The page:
A chargeback occurs when funds are returned to a consumer due to disputes, errors, or fraud. When the credit card company withdraws the money from the merchant’s account and returns it to the consumer, merchants are charged a chargeback fee.
Below are answers to a merchant’s questions regarding a credit card chargeback.
What are the common practices that I should avoid?
• Never let any customer operates your US Bankcard Services, Inc. (USBSI) credit card terminal.
• If you receive a “decline” card response, do not process any more sales on that particular card.
• Only use an authorization code that has been provided directly from your merchant processor.
• Never use the customer’s phone to call for a transaction authorization.
Why did I get a chargeback when I received an approval code for the transaction?
An authorization code simply verifies if the card is in good standing, has not been reported lost or stolen, and has sufficient funds available for the amount of the transaction. It does not guarantee that you will not receive a chargeback.
How can I guarantee my transaction does not turn into a chargeback?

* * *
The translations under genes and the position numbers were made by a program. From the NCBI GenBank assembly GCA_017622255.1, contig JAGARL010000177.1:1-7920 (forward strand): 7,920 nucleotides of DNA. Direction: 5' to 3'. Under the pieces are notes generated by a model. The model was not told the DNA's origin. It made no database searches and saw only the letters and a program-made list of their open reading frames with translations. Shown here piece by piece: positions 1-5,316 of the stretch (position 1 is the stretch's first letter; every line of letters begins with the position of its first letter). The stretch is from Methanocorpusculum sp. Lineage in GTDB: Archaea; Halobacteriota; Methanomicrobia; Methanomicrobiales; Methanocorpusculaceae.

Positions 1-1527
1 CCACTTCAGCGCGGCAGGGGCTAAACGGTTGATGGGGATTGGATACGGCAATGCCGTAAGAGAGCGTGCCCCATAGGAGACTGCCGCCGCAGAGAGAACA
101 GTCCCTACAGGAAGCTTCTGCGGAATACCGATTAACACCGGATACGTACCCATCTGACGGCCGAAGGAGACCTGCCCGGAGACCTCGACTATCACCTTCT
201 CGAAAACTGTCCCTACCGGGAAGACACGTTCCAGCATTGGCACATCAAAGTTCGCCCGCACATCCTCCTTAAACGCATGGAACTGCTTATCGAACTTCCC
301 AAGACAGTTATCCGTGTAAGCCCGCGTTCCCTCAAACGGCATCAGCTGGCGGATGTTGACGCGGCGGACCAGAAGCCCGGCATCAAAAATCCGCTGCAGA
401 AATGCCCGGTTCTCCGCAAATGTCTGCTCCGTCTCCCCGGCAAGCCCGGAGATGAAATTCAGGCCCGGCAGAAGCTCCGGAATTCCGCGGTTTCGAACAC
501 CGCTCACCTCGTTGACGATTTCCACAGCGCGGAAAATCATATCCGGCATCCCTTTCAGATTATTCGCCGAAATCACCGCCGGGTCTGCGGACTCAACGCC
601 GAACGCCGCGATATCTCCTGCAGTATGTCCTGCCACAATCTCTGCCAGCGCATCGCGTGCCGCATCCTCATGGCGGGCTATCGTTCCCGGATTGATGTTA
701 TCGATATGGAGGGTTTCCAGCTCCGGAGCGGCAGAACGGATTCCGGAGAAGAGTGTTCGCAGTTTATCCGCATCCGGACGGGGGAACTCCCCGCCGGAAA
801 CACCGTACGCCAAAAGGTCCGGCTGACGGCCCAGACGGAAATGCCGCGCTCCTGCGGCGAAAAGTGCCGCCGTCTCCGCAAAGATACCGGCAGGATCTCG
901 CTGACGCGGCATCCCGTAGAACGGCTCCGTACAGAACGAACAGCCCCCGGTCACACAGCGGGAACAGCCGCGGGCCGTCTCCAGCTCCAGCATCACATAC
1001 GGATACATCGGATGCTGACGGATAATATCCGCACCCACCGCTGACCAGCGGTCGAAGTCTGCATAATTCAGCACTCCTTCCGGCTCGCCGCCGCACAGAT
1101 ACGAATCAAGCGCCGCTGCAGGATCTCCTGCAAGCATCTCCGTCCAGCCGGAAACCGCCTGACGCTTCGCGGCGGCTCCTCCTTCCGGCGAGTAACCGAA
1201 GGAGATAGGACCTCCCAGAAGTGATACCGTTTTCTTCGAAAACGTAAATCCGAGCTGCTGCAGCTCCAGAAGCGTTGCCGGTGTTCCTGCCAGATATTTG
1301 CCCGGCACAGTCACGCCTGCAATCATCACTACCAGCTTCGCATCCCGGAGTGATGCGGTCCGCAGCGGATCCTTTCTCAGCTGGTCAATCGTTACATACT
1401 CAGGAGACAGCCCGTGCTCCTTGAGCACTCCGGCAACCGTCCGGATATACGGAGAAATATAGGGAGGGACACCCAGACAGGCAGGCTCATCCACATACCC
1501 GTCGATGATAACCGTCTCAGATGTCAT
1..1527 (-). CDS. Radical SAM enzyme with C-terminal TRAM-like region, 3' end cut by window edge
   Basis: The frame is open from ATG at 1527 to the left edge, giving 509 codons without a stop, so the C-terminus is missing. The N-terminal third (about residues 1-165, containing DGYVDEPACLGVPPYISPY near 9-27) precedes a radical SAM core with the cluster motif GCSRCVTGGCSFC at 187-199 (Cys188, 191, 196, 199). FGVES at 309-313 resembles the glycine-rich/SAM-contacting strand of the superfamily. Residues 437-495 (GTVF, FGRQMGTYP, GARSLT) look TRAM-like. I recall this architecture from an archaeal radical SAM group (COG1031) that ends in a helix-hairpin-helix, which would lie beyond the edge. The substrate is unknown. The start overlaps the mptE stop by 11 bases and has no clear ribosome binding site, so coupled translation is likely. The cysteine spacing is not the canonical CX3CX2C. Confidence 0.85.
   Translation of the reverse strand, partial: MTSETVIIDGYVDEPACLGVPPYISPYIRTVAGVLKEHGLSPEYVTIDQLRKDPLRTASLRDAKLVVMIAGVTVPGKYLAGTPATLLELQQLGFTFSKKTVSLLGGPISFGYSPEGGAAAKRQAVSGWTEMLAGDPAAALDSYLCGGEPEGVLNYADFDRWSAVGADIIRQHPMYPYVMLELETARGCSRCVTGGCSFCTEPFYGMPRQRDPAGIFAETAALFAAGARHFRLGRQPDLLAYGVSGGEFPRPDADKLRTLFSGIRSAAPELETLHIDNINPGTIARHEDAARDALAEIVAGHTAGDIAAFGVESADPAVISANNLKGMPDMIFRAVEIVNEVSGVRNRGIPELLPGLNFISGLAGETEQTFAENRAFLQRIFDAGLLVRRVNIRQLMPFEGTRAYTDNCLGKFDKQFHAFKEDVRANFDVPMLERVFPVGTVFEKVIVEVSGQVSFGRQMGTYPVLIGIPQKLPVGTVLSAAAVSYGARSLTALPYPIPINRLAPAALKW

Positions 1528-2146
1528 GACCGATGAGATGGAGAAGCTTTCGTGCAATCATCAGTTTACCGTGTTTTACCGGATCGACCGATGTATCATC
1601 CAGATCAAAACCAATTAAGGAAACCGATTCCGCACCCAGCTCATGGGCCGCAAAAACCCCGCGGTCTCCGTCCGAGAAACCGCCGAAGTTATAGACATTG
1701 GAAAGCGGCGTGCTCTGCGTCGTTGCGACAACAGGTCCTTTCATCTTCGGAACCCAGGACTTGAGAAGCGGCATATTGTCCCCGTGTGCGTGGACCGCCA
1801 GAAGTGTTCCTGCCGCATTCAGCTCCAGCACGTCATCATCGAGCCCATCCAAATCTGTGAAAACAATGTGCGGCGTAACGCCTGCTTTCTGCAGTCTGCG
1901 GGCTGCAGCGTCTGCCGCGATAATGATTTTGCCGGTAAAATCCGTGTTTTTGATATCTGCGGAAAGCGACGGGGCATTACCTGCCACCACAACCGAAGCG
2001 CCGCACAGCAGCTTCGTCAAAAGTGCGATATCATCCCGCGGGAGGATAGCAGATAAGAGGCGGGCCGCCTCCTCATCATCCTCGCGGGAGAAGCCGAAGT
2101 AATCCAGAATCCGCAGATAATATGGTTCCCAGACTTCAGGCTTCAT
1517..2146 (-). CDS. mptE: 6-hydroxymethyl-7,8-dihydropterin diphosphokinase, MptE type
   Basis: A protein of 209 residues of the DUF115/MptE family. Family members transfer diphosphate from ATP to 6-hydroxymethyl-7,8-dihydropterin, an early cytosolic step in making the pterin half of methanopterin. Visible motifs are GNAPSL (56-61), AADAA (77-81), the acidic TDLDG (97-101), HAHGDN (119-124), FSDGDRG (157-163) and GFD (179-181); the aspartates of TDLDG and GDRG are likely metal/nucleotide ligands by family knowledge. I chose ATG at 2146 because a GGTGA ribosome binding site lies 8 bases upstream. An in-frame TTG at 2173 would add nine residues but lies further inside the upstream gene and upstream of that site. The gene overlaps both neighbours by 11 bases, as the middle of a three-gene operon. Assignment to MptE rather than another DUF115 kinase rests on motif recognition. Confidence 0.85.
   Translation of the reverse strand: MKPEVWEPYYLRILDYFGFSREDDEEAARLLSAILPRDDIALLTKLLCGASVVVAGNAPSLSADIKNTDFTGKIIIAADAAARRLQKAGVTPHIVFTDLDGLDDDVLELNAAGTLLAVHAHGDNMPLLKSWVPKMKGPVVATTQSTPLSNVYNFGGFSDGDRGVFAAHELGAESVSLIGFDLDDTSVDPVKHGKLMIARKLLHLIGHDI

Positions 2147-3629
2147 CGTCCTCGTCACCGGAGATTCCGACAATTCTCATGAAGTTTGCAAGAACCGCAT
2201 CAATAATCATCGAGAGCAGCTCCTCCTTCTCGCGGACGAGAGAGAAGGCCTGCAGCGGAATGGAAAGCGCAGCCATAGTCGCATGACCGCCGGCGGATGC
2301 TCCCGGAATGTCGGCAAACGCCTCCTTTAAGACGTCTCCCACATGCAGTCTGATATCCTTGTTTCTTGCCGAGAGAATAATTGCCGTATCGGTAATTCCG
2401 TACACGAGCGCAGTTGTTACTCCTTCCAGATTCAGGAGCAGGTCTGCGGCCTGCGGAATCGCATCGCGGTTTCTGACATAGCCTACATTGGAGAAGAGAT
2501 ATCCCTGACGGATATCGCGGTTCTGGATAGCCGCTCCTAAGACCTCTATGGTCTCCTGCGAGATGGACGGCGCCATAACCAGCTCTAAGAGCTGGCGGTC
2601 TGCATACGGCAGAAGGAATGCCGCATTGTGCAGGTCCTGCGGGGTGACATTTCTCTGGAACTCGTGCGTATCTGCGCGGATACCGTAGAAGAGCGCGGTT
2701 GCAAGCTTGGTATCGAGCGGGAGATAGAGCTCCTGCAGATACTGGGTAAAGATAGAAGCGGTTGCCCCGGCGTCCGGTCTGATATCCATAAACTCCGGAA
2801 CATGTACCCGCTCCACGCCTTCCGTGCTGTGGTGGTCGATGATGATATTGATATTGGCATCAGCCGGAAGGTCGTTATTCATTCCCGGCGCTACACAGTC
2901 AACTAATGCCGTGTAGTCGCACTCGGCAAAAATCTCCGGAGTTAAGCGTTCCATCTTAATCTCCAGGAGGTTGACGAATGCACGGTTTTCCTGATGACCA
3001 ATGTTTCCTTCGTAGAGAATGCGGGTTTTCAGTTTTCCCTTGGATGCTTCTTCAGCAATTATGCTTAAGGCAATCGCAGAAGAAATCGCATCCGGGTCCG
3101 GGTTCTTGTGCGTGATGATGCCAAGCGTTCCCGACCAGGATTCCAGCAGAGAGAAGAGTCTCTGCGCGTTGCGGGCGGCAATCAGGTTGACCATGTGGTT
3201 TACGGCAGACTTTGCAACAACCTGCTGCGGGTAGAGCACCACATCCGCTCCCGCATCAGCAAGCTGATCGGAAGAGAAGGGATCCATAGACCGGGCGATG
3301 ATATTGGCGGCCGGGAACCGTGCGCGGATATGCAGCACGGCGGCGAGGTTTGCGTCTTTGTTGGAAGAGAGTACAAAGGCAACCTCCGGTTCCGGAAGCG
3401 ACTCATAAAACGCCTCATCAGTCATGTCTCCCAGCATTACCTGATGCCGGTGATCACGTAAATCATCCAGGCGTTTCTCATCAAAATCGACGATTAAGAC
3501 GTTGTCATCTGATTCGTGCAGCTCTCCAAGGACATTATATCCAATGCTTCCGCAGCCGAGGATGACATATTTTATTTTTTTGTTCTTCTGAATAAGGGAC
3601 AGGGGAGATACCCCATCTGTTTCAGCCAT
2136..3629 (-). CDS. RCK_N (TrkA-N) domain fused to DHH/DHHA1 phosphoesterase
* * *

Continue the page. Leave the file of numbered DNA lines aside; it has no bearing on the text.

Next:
Fraud is virtually unavoidable and disputes will always happen. However, minimizing risk exposure may help prevent a chargeback. Follow the transaction requirements and utilize all the available resources (AVS or Calling Code 10 Service.) Refuse to process any suspicious credit card transactions and request the customer provide a different form of payment.
How critical is the “respond by date” from the chargeback or retrieval advice?
VERY. Special attention must be paid to the response deadline or it will result to a non-reversible chargeback. It is highly recommended to respond to the chargeback or retrieval as quickly as possible to avoid unexpected situations.
Why did the processing bank debit my account without notifying me first?
In accordance to Visa and MasterCard regulations, an automatic debit occurs against the credit card processing bank and passed to the merchant each time a chargeback is initiated. If merchants respond with sufficient information within the allotted timeframe to counteract the issue, the debit may be reversed.
How long does a card issuing bank have in bringing up a chargeback?
The Card Issuing Bank can request a retrieval or chargeback for up to 18 months after the transaction date. It is crucial that transaction records are kept and made accessible and legible during this timeframe.